Entities are basically things that exist in your world with components on them, just like lots of little databases. Each entity has a unique ID and a list of components, these can be added and removed whenever you want, and this will cause the entities to fit into different groups.
So entities are created via entity collections so you don't need to do much here other than get the collection you wish to create your entity in and call the
CreateEntity method which will return you a method to play with.
As mentioned entities are created within collections and you can have many entity collections if you want to segregate entities for whatever reason, and in most cases the systems will get the applicable entities for you, but if you are wanting to find out more about how it all works or wanting to go and get entities yourself for whatever reason you have the following options:
This is probably the most common approach, you get your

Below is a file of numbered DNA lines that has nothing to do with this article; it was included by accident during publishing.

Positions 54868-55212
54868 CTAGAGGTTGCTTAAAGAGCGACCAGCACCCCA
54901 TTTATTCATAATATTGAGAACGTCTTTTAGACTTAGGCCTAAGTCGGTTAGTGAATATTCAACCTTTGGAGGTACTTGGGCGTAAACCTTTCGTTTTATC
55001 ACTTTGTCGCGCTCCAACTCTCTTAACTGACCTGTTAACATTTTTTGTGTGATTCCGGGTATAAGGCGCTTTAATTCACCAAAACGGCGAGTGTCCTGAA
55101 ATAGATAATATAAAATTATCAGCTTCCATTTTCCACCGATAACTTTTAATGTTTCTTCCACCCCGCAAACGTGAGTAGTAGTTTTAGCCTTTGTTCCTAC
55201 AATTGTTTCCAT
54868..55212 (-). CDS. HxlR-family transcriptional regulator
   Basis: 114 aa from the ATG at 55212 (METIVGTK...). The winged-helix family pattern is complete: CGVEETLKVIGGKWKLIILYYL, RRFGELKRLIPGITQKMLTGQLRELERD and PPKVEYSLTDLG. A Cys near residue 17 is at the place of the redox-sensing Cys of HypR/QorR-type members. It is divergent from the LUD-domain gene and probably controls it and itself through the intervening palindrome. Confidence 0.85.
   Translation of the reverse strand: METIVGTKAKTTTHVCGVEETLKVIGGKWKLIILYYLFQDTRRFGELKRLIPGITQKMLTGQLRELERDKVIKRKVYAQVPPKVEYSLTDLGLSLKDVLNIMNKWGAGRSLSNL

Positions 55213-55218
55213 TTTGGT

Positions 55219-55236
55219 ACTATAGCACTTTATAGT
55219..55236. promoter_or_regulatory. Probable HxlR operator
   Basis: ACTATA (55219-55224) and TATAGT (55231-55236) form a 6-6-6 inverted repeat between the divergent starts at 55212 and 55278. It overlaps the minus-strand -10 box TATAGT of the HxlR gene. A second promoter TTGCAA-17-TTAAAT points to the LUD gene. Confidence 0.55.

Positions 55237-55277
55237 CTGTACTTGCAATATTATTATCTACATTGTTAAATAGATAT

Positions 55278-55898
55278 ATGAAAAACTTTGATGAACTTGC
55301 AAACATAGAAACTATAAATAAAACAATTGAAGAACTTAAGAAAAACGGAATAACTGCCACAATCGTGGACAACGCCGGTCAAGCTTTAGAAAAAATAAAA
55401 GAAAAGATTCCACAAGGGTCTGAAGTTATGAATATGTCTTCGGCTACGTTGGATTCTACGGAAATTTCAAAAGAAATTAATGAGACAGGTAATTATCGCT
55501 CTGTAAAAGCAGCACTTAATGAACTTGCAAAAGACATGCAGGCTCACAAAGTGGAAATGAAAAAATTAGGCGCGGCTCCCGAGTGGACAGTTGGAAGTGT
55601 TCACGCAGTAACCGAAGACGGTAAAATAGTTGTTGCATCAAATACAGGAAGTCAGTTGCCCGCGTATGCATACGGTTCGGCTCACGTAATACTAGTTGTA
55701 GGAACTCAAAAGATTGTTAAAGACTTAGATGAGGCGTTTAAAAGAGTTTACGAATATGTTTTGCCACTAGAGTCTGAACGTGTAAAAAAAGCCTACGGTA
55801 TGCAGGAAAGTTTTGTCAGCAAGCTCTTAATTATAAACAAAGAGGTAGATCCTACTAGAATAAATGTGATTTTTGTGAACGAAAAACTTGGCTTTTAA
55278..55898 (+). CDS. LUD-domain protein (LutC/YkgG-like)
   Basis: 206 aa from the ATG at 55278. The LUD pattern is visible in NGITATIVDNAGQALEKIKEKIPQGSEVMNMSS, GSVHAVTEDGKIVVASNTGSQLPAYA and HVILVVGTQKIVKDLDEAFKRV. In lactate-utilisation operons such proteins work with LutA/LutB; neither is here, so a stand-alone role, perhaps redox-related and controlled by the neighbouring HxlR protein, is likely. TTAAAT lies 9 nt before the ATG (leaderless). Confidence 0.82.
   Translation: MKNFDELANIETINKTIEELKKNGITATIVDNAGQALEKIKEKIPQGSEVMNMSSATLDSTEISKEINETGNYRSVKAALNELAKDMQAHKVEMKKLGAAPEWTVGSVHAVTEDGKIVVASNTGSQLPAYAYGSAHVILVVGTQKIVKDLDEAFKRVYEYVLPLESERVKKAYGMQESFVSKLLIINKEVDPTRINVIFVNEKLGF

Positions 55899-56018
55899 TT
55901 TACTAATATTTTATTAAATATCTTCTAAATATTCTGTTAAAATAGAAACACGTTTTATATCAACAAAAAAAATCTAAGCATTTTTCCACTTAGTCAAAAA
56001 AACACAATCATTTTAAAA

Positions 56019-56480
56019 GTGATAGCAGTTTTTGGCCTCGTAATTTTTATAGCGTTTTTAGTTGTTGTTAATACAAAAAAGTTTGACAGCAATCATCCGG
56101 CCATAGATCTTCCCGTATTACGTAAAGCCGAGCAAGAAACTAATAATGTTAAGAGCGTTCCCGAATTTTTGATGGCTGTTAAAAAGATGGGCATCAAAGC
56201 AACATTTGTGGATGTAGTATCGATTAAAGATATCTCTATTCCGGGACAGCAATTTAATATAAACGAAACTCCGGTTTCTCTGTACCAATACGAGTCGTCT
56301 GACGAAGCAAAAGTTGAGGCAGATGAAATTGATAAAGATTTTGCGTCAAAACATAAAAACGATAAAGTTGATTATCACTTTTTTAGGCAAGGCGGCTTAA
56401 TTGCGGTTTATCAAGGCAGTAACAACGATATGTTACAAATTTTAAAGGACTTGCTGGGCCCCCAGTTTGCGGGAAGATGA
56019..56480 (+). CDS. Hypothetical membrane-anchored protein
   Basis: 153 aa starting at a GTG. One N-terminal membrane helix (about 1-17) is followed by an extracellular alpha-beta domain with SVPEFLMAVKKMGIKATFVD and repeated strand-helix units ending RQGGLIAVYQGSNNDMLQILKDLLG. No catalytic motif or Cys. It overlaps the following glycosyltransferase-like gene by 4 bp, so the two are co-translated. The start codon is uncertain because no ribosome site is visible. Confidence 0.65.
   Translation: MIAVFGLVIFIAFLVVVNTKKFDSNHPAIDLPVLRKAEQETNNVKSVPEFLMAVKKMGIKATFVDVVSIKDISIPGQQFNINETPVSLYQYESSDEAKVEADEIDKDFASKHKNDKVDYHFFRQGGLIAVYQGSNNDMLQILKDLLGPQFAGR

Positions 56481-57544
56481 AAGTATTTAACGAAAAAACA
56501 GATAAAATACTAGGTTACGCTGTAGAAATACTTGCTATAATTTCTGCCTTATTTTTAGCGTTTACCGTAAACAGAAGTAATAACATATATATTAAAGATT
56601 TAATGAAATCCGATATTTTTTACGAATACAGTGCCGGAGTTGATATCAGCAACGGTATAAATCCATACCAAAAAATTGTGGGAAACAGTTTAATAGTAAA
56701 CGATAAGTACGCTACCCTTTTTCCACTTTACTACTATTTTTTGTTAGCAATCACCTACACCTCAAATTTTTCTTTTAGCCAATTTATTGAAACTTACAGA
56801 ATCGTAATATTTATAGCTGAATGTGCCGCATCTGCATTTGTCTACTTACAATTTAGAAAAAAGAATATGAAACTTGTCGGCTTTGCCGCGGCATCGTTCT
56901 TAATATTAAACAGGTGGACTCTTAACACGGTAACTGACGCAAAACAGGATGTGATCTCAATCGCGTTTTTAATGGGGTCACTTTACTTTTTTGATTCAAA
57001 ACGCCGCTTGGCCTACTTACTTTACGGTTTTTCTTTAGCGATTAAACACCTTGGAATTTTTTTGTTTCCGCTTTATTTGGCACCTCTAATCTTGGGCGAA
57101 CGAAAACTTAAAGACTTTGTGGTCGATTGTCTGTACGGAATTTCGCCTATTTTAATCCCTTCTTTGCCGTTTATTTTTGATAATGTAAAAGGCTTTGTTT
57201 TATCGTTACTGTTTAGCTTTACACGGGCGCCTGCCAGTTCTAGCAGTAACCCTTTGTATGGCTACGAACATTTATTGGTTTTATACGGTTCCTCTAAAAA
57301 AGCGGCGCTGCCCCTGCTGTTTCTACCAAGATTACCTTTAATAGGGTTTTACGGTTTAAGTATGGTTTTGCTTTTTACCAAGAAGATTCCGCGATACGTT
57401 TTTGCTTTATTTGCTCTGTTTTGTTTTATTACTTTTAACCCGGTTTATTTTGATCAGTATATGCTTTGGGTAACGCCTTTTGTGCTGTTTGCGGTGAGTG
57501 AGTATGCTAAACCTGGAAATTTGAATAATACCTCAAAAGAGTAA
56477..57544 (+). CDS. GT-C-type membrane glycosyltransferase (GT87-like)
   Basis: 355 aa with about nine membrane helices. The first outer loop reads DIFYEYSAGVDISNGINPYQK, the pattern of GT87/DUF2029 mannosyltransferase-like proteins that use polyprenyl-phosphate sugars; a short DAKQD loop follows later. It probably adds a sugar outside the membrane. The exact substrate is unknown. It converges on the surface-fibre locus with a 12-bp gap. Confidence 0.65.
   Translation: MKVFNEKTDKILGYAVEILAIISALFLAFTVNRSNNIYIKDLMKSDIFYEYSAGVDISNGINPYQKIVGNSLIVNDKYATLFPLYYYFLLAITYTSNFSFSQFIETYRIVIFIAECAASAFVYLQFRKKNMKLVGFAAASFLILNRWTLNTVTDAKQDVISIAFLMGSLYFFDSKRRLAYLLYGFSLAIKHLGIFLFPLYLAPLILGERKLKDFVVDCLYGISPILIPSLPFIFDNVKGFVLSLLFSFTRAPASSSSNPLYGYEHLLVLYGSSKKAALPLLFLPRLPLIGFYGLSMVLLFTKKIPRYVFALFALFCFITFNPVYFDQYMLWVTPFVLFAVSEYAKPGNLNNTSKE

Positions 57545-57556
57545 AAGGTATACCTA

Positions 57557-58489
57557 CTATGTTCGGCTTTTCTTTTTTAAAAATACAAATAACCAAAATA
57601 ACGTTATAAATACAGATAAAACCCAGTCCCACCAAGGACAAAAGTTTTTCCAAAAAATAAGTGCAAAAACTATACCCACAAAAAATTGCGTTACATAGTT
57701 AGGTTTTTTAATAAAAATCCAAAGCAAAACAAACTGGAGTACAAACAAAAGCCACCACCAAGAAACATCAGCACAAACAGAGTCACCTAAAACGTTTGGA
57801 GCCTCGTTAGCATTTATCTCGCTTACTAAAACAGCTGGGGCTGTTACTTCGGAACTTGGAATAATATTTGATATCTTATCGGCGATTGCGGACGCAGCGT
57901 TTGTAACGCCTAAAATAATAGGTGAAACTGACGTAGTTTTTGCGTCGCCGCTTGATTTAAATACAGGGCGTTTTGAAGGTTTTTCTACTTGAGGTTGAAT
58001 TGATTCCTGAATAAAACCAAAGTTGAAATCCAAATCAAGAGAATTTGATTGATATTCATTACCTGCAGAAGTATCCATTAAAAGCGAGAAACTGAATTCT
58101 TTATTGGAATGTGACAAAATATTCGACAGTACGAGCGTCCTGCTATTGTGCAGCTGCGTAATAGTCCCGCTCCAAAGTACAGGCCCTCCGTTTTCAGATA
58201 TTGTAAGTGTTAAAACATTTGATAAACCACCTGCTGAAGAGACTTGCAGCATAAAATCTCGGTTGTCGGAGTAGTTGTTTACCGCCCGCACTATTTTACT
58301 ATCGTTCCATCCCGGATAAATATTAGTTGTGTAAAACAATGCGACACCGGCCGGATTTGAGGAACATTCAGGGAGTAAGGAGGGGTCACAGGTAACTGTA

IEntityCollectionManager instance (usually injected in to your class) and you call
CreateObservableGroup, this will create or return an existing observable group for you which internally contains the
Entities that match the group for you to query on further. This is often a better approach than accessing entities directly. (read more on this in querying/filtration docs)
This is not used often but is there for convenience, it allows you to just get back an
IEnumerable<IEntity> collection which contains all entities which match the group, so it you can query on the matching entities further however you want.
IEntityCollection interface actually implements
IEnumerable so you can just treat the collection like an enumerable object and foreach/linq query it as you would any other collection object.
To destroy an entity, remove it from the IEntityCollection it belongs to.
It is recommended in most cases to let the systems handle the accessing of entities as the systems have processes in place to manage all this, also
IObservableGroups are re-used wherever possible meaning less evaluations of data when re-used across systems.
If however you have a reason to need to go and access entities directly outside of systems, or manually within things like
IManualSystem types, you have an avenue to go down.